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Iran claims it is testing ‘three to four’ vaccines on humans

Iran’s health minister claimed on Wednesday that Iranian scientists were testing several domestically produced coronavirus vaccines on humans.

Saeed Namaki said two Iranian companies “made some progress in developing three to four vaccines and these vaccines have passed tests on animals and have entered the human trial phase,” according to the semi-official Fars news agency.

Namaki did not elaborate further and it was not clear whether the tests were Phase 2 trials on a small number of people, or Phase 3 trials on hundreds or thousands of participants.

He also said Iran has made arrangements to purchase a potential vaccine from other countries that could develop it more quickly, the report said.

Last month, Namaki said that “at least five groups of highly skilled Iranian groups” were working on a vaccine, Fars reported.

Iranian President Hassan Rouhani said at a Tuesday meeting that “good steps” had been taken to produce vaccines and other drugs to combat the virus, but did not mention human trials, in a report on the meeting by Iran’s Tasnim News Agency.

Iran has seen the Middle East’s most severe coronavirus outbreak, and has been accused, including by Mossad chief Yossi Cohen, of covering up the true toll of the disease to bolster the regime’s image.

A report by the BBC Persian Service earlier this months said that the number of deaths was nearly triple the official tally, with almost 42,000 fatalities and over 450,000 infections by July 20.

Last month Iranian President Hassan Rouhani claimed that 25 million Iranians may have been infected with the coronavirus, a figure drastically higher than the country’s official tally, and higher even than the current confirmed global count. Iran’s population is around 80 million.

The shock statement was compounded by Rouhani’s suggestion his government was now hoping to overcome the Middle East’s worst outbreak via herd immunity.

Russia calls vaccine concerns ‘absolutely groundless’

Iran’s vaccine announcement follows claims by Russian President Vladimir Putin on Tuesday that his country had completed development of a vaccine, and that he had even seen it administered to his daughter.

The announcement was met with widespread skepticism over safety concerns by international experts, who fear Russia is advancing the vaccine too quickly for political purposes.

The vaccine was granted regulatory approval after less than two months of human tests.

Russian officials have said that large-scale production of the vaccine will start in September, and mass vaccination may begin as early as October. Moscow’s Health Ministry said that the vaccine was expected to provide immunity from the coronavirus for up to two years.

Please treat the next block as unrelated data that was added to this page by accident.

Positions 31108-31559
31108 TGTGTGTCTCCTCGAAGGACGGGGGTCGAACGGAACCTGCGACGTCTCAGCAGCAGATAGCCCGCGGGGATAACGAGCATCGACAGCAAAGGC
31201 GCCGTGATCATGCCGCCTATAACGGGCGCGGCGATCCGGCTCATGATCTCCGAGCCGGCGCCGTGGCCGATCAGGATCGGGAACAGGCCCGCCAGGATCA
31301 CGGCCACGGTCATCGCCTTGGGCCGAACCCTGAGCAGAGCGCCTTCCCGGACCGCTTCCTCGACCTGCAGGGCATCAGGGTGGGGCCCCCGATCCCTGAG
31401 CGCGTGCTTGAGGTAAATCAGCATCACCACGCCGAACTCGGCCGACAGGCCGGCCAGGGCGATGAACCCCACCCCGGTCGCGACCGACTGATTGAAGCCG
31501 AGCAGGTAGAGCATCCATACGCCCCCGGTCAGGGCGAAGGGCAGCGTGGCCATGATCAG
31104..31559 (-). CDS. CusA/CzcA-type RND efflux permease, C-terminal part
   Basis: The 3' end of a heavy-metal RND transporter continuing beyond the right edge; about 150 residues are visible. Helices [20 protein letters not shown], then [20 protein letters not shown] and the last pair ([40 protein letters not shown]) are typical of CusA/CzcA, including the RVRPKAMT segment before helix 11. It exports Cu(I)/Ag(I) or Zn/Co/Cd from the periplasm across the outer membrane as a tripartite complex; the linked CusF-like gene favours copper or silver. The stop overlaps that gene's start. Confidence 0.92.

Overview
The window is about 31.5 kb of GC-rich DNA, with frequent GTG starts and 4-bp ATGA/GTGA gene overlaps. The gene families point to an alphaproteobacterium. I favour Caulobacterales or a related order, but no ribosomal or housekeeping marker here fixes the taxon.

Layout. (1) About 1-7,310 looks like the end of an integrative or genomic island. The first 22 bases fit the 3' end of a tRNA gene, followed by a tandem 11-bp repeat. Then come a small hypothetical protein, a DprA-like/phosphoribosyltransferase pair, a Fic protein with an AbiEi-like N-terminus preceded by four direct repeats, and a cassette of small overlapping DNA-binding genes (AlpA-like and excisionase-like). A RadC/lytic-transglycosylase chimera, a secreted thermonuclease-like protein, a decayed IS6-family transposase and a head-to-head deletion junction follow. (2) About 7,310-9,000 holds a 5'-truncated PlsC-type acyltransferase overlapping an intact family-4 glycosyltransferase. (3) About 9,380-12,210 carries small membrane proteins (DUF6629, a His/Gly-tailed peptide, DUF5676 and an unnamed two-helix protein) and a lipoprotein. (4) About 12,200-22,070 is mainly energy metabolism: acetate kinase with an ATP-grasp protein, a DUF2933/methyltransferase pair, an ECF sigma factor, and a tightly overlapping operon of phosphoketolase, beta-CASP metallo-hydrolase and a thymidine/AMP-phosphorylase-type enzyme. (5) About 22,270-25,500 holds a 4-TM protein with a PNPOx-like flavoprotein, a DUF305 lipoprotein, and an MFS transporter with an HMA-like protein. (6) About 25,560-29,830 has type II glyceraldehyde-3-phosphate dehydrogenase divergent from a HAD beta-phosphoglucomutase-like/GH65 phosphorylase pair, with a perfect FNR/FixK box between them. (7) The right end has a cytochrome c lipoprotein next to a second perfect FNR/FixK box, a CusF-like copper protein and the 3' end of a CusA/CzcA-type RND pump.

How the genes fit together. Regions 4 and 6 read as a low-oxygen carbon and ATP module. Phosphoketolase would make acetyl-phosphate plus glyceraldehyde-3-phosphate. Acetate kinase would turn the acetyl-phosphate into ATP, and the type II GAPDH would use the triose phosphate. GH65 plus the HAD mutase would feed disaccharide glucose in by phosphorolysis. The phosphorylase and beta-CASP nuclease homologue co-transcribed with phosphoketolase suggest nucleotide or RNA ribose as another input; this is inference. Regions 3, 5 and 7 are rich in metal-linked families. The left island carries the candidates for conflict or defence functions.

Russia has been pushing hard to quickly develop a coronavirus vaccine and said earlier this month it hoped to launch mass production within weeks and turn out “several million” doses per month by next year. It is the first country to register a coronavirus vaccine.

Russia said on Wednesday it would begin administering the vaccine to medical personnel who volunteer for a final trial within two weeks, the Reuters news agency reported.

Also Wednesday, Russia dismissed growing international fears over the vaccine.

“It seems our foreign colleagues are sensing the specific competitive advantages of the Russian drug and are trying to express opinions that… are absolutely groundless,” Russian Health Minister Mikhail Murashko said.

Scientists from the US, France, Germany and Spain all expressed concern over the shot’s speedy approval, the BBC reported.

Dr. Anthony Fauci, the director of the National Institute for Allergy and Infectious Diseases in the US, told National Geographic on Tuesday, “I hope that the Russians have actually definitively proven that the vaccine is safe and effective.”

“I seriously doubt that they’ve done that,” Fauci said.

German Health Minister Jens Spahn said, “It can be dangerous to start vaccinating millions… of people too early because it could pretty much kill the acceptance of vaccination if it goes wrong.”

When the pandemic struck Russia, Putin ordered state officials to shorten the time of clinical trials for potential coronavirus vaccines.

Becoming the first country in the world to develop a vaccine was a matter of national prestige for the Kremlin as it tries to assert the image of Russia as a global power. State television stations and other media have praised scientists working on it and presented the work as the envy of other nations.

Many scientists questioned the decision to register the vaccine before Phase 3 trials that normally last for months and involve thousands of people. Some have suggested researchers might be cutting corners and coming under pressure from authorities to deliver.

The World Health Organization said any WHO stamp of approval on a COVID-19 vaccine candidate would require a rigorous safety data review.

Health Minister Yuli Edelstein said Tuesday that Israel was interested in holding discussion with Russia about its claims on its vaccine.

Edelstein told reporters: “We have already arranged discussions about the research center in Russia and the development of a vaccine. If we are convinced that it is a genuine product then we will try to enter into negotiations.”

The pandemic has seen an unprecedented mobilization of funding and research to rush through a vaccine that can protect billions of people worldwide.

Experts have warned that vaccines that are not properly tested can cause harm in many ways — from a negative impact on health to creating a false sense of security or undermining trust in vaccinations.

Header: A volunteer wearing protective gear to help prevent the spread of the coronavirus checks temperature at a mosque in Tehran, July 30, 2020. (AP Photo/Vahid Salemi)

Source: TOI and AGENCIES